But on Nobody's Watching, I remember reading one that said "I was really intrigued the premise and I was really digging the single camera stuff, but the big mistake of the show was when it got to the on stage part in the original part, it seemed very written, like a scripted sitcom." And we were all like, "You know what? That's a hugely fucking valid note." They tested it four times at the WB and nobody said jack about it.
JK: Is there like a mob mentality there?
BL: We're all insecure writer types, so when you get your testing results back, it hurts, because all the negative stuff you take as real. All you have to do once is go and watch through the glass and you see people doing things like "Zach Braff looks Jewy." And then in your head you're like, "Who gives a flying fuck what that guy in jeans and a short-sleeve shirt and a bolo tie thinks?" It's just so ridiculous.
JK: How did Spin City test?
BL: Spin City had some hugely negative testing things.
JK: Despite the fact that Michael J. Fox was on the show?
BL: That and the big dislike of the black gay dude. It just wasn't cool. The mayor was too big of an idiot, the speechwriter looked weird... It was all sorts of just lame shit.
And by the way, the highest testing moment in Nobody's Watching and the highest testing moment in Spin City -- and it says everything you need to know about testing -- in Nobody's Watching was when the girl came out in the bikini top, and in Spin City (was) when Carla Gugino took off her shirt. All the dials peaked.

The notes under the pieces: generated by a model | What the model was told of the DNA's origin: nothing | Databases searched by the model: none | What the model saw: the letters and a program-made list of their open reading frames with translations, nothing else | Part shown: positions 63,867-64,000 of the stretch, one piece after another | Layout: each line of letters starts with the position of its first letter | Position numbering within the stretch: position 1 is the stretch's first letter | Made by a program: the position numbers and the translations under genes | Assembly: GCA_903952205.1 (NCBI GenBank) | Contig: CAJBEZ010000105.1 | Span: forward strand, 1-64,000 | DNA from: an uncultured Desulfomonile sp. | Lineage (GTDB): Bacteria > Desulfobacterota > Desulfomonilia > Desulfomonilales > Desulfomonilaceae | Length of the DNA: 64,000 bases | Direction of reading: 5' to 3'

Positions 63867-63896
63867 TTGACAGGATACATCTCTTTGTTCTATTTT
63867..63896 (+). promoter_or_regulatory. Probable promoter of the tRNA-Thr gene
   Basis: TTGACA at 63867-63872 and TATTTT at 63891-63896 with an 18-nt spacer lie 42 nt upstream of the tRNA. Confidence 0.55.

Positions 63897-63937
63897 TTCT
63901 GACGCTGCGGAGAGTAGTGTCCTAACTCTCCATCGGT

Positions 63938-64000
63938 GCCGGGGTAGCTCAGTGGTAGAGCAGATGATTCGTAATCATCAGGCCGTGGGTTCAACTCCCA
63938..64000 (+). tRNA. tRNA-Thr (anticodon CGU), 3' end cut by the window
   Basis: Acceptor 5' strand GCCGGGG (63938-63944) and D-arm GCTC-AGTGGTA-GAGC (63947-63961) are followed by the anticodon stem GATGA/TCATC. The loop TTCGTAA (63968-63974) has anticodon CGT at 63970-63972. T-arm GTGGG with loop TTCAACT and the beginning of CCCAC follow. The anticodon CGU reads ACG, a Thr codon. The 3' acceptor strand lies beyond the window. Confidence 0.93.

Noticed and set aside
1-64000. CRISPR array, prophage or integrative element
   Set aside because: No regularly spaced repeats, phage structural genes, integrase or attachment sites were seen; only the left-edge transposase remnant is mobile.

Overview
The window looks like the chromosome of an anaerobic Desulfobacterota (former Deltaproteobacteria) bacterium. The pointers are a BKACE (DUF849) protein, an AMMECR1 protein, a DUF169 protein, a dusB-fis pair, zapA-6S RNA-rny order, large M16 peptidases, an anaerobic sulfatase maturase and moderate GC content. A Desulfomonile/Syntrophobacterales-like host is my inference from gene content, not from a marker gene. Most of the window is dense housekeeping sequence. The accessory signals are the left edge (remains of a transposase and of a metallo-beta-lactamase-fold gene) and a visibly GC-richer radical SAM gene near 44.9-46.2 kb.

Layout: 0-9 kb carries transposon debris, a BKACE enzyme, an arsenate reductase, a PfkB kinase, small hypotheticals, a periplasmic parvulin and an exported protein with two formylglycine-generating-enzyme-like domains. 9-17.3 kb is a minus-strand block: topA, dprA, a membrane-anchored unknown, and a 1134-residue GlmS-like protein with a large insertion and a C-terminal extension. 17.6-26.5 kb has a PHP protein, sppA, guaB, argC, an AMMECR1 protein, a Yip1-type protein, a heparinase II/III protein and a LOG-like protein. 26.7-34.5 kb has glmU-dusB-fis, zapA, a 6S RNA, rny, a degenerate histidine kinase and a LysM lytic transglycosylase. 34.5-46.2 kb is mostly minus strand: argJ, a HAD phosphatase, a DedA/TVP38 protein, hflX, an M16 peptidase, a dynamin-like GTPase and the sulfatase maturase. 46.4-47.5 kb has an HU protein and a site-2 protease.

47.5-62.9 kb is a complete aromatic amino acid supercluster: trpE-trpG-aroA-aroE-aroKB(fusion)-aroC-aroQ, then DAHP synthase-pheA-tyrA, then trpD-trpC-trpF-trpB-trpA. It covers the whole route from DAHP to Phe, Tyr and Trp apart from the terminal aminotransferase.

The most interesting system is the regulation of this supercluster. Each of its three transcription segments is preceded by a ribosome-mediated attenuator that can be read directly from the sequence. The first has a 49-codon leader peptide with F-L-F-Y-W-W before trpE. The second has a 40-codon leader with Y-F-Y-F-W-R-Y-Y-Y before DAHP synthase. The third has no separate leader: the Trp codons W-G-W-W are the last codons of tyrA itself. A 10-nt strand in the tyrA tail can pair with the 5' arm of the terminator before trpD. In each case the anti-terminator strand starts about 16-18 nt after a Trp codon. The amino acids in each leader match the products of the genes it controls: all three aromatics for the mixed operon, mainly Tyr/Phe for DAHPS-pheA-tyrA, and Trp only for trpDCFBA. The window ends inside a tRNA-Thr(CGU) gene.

JK: Of course.
BL: Is that really what we're doing? Throw out a pair of breasts and all the guys peak their dials, then throw out a cock and all the women peak their dials? (laughs)
JK: Hey, I pay attention when Sarah (Chalke) is standing there with just her bra on...
BL: By the way, we have a point of pride -- and I don't think I've ever said this in an interview -- is we demand on our show equal amounts of male and female nudity. And it's actually why the character of The Todd ended up in a banana hammock all the time. Because one of the things I swore to the female actors on the show was "You guys will have to be in skimpy lingerie and doing sexy shit, but I promise you for every time one of you guys is like that one of the male characters will be like that." So that's why, even though you and I don't register it, whether Zach is in a Speedo, or Rob Maschio (Todd) is in a thing, or Donald Faison is naked with a rubber guy in front of his junk, there's just as much male nudity as female nudity.
JK: Now that you mention it, I can see that, but, you're right, it just didn't register with me.
BL: If it did, I would have just gone down a bad road with you in this conversation. You would have been like "I'm totally on top of all the male nudity and I love it," and I would have been like "hey man, whatever floats your boat."
JK: Yeah... "Have a good night! Enjoy the presidential address!" (both laugh)
I'll admit that I'm a big fan of Scrubs, watched it since day one... the show only really started getting press three years ago right?